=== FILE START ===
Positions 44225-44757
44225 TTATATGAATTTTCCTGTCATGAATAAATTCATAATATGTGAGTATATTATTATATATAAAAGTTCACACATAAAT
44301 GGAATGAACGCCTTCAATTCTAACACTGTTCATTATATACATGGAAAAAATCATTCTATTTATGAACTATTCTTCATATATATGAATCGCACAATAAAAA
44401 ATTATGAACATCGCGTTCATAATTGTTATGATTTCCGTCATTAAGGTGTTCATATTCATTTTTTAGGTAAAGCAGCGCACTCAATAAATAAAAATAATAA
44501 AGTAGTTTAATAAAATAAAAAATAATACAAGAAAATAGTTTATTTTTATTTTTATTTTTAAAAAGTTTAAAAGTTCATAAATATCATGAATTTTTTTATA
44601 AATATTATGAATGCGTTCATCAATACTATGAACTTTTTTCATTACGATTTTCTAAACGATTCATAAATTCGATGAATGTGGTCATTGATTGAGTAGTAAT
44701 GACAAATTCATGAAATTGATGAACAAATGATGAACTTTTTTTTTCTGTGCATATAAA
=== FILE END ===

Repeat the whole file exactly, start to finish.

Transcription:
Positions 44225-44757
44225 TTATATGAATTTTCCTGTCATGAATAAATTCATAATATGTGAGTATATTATTATATATAAAAGTTCACACATAAAT
44301 GGAATGAACGCCTTCAATTCTAACACTGTTCATTATATACATGGAAAAAATCATTCTATTTATGAACTATTCTTCATATATATGAATCGCACAATAAAAA
44401 ATTATGAACATCGCGTTCATAATTGTTATGATTTCCGTCATTAAGGTGTTCATATTCATTTTTTAGGTAAAGCAGCGCACTCAATAAATAAAAATAATAA
44501 AGTAGTTTAATAAAATAAAAAATAATACAAGAAAATAGTTTATTTTTATTTTTATTTTTAAAAAGTTTAAAAGTTCATAAATATCATGAATTTTTTTATA
44601 AATATTATGAATGCGTTCATCAATACTATGAACTTTTTTCATTACGATTTTCTAAACGATTCATAAATTCGATGAATGTGGTCATTGATTGAGTAGTAAT
44701 GACAAATTCATGAAATTGATGAACAAATGATGAACTTTTTTTTTCTGTGCATATAAA